As an introvert a cocktail party is probably your idea of hell, lots of people you don’t know, “light conversation” (small talk) and it’s socially draining. I was at a cocktail party recently, thinking about Johari’s window and how it described what was happening; OK it was also good way for me to focus inwards! I realised Johari’s window can give an interesting insight into how introverts can improve their effectiveness in business. How will you open your window?
What is Johari’s window?
Johari’s window is model that helps people better understand their relationship with themselves and others. It was created by Joseph Luft and Harrington Ingram in 1955 (Jo Hari comes from their names to create the model’s name).
There are four quadrants:
- Open: The things both you and others know about you.
- Hidden self: Things you know about yourself, but the others don’t.
- Blind self: You don’t know these things, although others around you do know them.
- Unknown: Things about you that neither you or the others around you know.
If others understand you and you understand yourself you’re likely to be more effective in communicating/ being part of a team.
What’s Johari’s window go to do with introverts?
Johari’s window is not a tool about introverts although there are some interesting links.
Johari’s window helps consider what’s known to self and what’s known to others. How far you choose to open either of these two quadrants is up to you. Consider:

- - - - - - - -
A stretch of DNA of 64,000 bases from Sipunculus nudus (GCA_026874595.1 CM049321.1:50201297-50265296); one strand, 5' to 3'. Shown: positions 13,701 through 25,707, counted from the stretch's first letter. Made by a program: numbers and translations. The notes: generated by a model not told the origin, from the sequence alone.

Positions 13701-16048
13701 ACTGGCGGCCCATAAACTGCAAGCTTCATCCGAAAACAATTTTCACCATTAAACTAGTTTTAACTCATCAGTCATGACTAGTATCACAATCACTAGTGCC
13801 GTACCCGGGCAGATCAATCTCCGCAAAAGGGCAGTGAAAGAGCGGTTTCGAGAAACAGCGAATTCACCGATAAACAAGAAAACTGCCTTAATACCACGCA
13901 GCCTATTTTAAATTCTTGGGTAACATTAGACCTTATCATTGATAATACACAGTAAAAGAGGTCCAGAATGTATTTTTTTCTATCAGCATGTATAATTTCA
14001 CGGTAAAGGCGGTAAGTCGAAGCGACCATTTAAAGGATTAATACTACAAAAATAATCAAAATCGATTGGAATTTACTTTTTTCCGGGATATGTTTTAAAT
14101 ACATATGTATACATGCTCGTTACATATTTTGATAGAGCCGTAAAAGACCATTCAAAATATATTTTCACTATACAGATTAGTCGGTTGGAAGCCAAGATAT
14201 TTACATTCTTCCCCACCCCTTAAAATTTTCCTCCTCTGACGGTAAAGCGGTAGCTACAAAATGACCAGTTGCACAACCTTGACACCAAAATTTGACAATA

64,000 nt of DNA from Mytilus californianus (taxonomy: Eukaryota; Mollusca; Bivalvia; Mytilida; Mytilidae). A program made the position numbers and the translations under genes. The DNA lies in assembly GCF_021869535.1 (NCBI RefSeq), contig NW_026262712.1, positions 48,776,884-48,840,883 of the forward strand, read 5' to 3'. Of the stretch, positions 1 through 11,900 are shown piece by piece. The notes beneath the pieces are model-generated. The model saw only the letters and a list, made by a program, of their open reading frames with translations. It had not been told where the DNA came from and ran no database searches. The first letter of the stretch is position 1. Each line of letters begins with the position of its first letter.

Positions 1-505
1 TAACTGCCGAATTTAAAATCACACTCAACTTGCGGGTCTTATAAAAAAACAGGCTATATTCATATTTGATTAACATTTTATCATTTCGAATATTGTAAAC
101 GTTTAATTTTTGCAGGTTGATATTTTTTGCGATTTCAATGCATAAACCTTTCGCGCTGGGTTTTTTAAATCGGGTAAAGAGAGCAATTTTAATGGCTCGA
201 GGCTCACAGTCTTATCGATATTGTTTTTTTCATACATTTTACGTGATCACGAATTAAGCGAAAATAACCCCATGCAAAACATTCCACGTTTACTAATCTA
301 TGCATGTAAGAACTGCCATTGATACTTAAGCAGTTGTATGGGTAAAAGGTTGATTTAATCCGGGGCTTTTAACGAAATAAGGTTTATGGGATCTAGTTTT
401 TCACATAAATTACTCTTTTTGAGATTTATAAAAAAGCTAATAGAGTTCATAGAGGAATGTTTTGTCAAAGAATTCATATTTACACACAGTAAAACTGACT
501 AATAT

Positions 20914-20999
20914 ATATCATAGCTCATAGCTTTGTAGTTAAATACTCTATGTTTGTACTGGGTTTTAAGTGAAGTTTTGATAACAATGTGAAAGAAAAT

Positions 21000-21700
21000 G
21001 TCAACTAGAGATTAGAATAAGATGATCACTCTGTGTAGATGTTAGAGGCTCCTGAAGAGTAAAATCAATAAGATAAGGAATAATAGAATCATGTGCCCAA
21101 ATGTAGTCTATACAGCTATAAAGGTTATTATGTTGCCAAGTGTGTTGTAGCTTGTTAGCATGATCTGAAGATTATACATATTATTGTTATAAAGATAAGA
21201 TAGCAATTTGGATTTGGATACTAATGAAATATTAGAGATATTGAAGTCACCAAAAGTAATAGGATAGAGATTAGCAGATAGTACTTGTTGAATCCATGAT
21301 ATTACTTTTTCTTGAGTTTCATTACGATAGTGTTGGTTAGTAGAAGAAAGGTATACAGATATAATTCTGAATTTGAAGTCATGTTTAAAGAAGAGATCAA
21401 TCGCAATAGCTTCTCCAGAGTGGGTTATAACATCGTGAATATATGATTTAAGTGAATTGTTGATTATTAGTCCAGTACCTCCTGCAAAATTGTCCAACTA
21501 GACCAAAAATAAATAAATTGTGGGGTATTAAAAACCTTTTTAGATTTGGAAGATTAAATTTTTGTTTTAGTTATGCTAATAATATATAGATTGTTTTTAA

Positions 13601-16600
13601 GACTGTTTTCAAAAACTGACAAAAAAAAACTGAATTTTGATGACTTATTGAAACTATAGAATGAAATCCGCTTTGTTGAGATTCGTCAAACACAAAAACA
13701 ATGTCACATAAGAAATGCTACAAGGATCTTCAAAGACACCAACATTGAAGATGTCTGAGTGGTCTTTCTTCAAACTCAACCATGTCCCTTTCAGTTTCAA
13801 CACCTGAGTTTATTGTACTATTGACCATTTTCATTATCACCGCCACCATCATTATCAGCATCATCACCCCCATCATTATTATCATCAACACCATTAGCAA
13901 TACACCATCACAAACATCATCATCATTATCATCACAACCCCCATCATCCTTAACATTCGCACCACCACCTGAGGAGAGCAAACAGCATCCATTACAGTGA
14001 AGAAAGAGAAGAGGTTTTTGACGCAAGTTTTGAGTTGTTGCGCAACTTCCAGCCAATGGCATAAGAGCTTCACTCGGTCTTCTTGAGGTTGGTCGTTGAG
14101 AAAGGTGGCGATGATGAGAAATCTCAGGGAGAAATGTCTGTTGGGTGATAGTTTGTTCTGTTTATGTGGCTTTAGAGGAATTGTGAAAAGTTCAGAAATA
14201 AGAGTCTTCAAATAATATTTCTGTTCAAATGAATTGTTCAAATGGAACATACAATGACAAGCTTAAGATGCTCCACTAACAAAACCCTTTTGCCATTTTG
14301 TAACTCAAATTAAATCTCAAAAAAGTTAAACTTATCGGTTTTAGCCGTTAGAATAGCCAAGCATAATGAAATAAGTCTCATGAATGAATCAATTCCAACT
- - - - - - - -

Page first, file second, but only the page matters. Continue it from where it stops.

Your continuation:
- a cocktail party where you’re mingling with guests (suspend your disbelief, introverts do cocktail parties sometimes). How much you let into the “open” depends on you. Introverts will, in that scenario, tend to keep the “open window” quite closed.
- spending time with deep friends, there are fewer people around and this is where introverts are likely to let more into the open (opening the “open window”), so more is known about them.
You’ve achieved these two positions by controlling what others around you know about you, opening, or closing windows (quadrants).
Being more reflective.
If you, like many introverts, focus on being reflective rather than letting others understand you more, you increase the size of the “hidden self”. My challenge is, how does that help you perform with a team/ others around you?
There’s also a danger, I suspect that being too reflective when combined with being energised spending time on your own can lead to an unhappy place.
Increasing the “open” window.
The aim of the tool is to better understand your relationship with themselves and others; this involves enlarging the open window. Achieving this means allowing others to know more about you.
But wait, done well you can also learn from their reactions, this can help you learn more about yourself as well; hence your blind quadrant shrinks.
How will you open your window?
I would really appreciate three minutes of your time to understand your views of extroversion, introversion and how (if?) they affect performance in business.